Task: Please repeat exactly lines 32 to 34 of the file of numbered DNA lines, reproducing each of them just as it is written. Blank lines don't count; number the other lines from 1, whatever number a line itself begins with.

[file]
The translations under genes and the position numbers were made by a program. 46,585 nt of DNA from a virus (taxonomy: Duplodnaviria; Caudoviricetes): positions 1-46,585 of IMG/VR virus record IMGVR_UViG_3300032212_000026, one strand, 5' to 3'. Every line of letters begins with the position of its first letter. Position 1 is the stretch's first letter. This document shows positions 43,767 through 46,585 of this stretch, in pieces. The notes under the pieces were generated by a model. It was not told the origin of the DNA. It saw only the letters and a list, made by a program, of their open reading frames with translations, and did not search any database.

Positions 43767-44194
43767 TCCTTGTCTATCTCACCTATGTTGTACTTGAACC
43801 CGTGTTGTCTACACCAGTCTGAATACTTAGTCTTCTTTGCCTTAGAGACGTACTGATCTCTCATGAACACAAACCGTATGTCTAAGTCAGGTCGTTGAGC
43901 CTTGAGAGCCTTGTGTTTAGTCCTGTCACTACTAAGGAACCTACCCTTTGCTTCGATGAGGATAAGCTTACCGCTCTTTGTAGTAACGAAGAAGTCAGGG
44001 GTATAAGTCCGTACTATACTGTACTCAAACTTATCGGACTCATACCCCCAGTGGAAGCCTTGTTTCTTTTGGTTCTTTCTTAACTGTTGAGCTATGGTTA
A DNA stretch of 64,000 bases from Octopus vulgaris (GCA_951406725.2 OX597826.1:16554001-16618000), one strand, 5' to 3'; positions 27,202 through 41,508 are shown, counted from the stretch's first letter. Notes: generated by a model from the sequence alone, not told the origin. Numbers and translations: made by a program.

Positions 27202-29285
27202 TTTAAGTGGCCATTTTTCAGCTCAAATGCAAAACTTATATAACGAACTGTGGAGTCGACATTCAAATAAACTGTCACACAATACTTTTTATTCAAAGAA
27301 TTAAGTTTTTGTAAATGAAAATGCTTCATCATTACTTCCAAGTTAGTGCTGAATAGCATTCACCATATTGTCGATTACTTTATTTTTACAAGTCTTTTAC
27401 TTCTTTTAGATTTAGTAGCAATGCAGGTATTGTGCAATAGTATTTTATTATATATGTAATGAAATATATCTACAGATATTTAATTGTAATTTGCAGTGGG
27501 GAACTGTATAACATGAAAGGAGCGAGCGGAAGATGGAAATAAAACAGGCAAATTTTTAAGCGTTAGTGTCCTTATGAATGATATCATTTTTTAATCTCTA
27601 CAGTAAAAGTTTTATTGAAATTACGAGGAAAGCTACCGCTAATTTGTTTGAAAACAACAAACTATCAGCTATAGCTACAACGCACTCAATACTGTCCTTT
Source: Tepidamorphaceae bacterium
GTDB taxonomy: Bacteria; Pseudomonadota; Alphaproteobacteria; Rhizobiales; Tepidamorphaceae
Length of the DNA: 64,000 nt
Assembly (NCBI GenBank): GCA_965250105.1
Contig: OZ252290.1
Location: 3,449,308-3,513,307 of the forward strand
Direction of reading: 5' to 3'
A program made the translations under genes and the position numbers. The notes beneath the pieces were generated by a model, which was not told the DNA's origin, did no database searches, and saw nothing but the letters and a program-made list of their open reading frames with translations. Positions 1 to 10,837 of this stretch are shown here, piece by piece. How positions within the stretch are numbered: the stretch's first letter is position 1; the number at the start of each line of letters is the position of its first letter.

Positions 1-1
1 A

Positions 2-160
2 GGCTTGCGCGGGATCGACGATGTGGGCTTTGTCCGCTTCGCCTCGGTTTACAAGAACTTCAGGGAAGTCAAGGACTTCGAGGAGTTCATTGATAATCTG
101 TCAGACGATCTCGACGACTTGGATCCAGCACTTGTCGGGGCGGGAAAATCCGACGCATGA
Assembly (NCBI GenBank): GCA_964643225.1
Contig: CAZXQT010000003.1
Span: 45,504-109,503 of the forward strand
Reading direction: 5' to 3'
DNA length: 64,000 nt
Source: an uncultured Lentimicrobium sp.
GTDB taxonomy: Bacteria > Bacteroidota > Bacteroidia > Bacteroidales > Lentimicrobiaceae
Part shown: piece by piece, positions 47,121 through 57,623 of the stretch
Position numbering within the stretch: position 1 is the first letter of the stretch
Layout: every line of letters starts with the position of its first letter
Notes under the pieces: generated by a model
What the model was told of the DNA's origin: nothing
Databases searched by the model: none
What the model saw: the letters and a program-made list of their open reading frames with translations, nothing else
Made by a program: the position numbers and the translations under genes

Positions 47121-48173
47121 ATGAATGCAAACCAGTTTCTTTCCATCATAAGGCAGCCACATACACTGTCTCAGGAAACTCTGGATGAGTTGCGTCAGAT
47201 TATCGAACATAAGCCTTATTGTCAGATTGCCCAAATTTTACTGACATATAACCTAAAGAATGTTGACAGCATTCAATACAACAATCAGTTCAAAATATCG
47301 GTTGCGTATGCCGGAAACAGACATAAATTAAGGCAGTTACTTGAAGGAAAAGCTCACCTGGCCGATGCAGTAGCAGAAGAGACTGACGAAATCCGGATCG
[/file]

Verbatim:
Source: an uncultured Lentimicrobium sp.
GTDB taxonomy: Bacteria > Bacteroidota > Bacteroidia > Bacteroidales > Lentimicrobiaceae
Part shown: piece by piece, positions 47,121 through 57,623 of the stretch